Garfield's outdoor education program, POST, used the Cleveland National Forest several times a year for the Survival and Advanced Survival weekends. Also held work parties there in fall and spring for trail maintenance and clean up. In the wake of the field trip disasters, POST was shut down at Garfield a couple of months ago by the district or school, not sure which. It has become an independent, parent run organization now, without access to Cleveland National Forest. The parents and kids are doing a great job with the POST program, but so much has been lost by having to take it off campus. Not having GHS staff involvement is a big one. The Boy Scouts have stepped in to provide leadership and POST is using their camp properties now instead of SPS owned Cleveland.

The irony is that POST never had the problem these other field trips had. It is primarily a student led club. In many ways I think kids are way better at policing each other (and adults - when a 17 year old trip leader tells the parent chaperones not to drink, they don't!). It was an amazing program within SPS. Now gone.

Anonymous said…
Oh Please -

I am aware that Highline didn't pass the levy - which only shows they do more, with less. We vote SPS all the money they want, and where does it go? Have you been reading here? (Also, bummer about POST. That was an amazing program).

I agree there are great things going in in SPS, but not at the DISTRICT level, which was the point of this thread. Great things seem to happen on a school wide or even teacher-specific basis. I'm talking about the decisions downtown, like launching innovative programs - which seems impossible when they can't get SPED or ELL or HCC adequate.

I ask a serious question: Melissa, Charlie, Oh Please: let's say SPS got Amazon/MS/insert tech companies to fund 95% of a downtown school devoted to STEM. Fully paid building, state of the art facilities, laptops, smart boards, etc. It's a neighborhood school, and SPS pays little. Could the community stomach this windfall for those lucky few who lived there? Alternative: let's say SPS opens a great outdoor/wilderness school and uses resources to set it up and fund a really stellar program. Entrance is by lottery, and demand is so huge only 10% of kids are picked. Assume that these programs/schools aren't hype, and are acknowledged/reviewed as leaders in education models and truly well-educate their students. Would you support them? Would the community? Even though SPED students remain unserved, or HCC? And that some schools still have no lunchrooms or reliable heat? That is an honest question. I just don't have the answer myself. Would I feel uneasy that Suzy from downtown has an amazing school, (even if SPS didn't spend a dollar), when Sally across town has 36 kids in a kindergarten room with broken windows? What about Johnny who gets a winning ticket to the wilderness academy, when Jason the SPED student still hasn't had services? This is what I mean about SPS needs to get things (district-wide) to adequate, before they can even attempt better. Would love to hear thoughts.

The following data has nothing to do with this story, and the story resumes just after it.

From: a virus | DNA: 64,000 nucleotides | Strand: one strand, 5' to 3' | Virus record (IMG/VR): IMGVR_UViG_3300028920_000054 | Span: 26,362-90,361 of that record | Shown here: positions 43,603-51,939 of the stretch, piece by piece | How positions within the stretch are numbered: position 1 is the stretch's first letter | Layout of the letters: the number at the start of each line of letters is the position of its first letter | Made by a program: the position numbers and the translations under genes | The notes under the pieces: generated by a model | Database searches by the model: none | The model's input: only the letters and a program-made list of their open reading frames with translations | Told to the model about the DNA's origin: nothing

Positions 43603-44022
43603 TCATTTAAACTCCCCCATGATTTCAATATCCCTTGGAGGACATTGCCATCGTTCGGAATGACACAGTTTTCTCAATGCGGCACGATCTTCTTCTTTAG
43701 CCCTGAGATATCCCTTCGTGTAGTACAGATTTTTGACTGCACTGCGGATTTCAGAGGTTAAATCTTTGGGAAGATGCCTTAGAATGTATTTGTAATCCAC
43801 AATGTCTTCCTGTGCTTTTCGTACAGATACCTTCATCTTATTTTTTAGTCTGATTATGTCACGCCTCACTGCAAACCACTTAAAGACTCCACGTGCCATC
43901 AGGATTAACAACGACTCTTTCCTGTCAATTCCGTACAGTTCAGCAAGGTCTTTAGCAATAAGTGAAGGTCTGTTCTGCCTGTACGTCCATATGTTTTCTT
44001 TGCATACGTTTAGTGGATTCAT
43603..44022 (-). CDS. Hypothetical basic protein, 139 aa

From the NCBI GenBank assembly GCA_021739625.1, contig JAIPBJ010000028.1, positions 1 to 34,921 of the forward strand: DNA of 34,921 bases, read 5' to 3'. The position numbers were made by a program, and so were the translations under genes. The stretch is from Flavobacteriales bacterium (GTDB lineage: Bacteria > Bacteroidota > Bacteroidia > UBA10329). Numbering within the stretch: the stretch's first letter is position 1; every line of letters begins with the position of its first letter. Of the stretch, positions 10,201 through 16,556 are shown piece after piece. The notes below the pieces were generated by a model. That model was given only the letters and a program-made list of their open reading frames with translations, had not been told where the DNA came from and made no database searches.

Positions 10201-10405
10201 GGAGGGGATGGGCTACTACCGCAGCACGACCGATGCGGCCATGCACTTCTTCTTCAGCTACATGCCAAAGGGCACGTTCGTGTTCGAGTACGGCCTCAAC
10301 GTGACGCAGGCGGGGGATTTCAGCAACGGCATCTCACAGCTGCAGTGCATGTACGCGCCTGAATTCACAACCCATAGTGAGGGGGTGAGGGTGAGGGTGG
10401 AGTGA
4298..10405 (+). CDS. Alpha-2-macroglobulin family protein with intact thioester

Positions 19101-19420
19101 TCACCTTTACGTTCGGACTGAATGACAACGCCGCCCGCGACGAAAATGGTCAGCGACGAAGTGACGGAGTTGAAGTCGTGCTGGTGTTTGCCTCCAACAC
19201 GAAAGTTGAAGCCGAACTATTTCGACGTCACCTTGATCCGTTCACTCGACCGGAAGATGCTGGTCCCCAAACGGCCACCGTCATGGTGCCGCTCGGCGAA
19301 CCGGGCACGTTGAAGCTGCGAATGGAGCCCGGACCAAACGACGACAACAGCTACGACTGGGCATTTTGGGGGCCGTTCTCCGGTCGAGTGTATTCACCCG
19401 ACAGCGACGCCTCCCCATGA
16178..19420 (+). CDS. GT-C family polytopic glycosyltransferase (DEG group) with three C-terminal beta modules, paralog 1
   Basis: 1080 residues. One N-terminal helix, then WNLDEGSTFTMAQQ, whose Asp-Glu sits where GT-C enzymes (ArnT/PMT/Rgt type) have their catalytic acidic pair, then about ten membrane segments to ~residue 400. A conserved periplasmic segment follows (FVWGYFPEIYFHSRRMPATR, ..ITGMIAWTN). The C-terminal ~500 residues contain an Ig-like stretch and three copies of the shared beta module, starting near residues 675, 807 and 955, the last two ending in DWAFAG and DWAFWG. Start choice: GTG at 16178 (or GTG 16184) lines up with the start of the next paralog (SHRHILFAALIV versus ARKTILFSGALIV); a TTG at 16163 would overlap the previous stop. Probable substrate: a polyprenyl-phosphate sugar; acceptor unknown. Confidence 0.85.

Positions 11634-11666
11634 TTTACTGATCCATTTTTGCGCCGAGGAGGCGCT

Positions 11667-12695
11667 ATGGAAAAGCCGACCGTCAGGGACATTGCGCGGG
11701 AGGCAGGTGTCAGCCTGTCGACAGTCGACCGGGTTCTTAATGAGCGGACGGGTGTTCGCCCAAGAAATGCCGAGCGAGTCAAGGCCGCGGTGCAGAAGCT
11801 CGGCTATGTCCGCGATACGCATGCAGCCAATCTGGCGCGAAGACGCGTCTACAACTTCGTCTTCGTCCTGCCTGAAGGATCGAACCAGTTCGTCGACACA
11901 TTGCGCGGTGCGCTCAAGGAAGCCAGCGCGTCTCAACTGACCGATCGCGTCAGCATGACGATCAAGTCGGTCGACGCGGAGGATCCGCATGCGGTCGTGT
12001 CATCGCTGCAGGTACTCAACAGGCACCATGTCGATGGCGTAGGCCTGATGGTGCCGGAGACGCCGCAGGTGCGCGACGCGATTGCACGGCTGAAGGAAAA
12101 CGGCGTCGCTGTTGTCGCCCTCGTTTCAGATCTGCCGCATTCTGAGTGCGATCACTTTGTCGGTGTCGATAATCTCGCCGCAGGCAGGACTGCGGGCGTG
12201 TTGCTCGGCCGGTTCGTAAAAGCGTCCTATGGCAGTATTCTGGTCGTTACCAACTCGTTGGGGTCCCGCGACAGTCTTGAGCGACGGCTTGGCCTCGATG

-Just Sayin

Just Sayin', and there's the struggle.

SPS would like to have it both ways - "look at our great programs" that they then do not fully support (see IB, foreign language immersion, etc.). I'm not sure any good program in this district is really and truly supported by the district. Certainly not the music programs.

On a paid downtown school, it would depend. I have been advocating for Amazon/Vulcan to be good corporate citizens and lease/allow for free the district to set up a school on a floor in one of their shiny new buildings. Because if downtown does not help, it will take a very long time to get a school NOT because the district does not want it but because there is no land or money to buy land.

I note that when there was a lot of discussion around a downtown school, there was this "well, it should be open to people who WORK downtown" not just live there. I could only see that happening if the school could not fill on its own (or was allowed space for growth). I would not support a downtown school for downtown workers.

We already have a situation where some schools are almost falling apart (see John Rogers with their tiles falling and water coming in the building).

We already have a situation where SPed students needs are not being met.

The outdoor wilderness program would be great and given POST has the experience and SPS has its own forest, it would be a great thing. It would have to be strictly by lottery with no sib preference. I would say there should be a bump (by some percentage for at-risk/F/RL students who are less likely to access this kind of program via summer camps, etc.).

But see, our district is already taking its eye off the ball with, for example, the pre-K program. The Superintendent said "many,many hours" are being devoted to its creation. I'm glad so many staff have so much time when there are pressing K-12 needs.

Folks, we need people on the Board to do some course corrections.
Anonymous said…
Both of my kids did 5th grade overnight camp at Camp Waskowitz. Both absolutely loved it.
It is a great program, very well-run.

- North-end Mom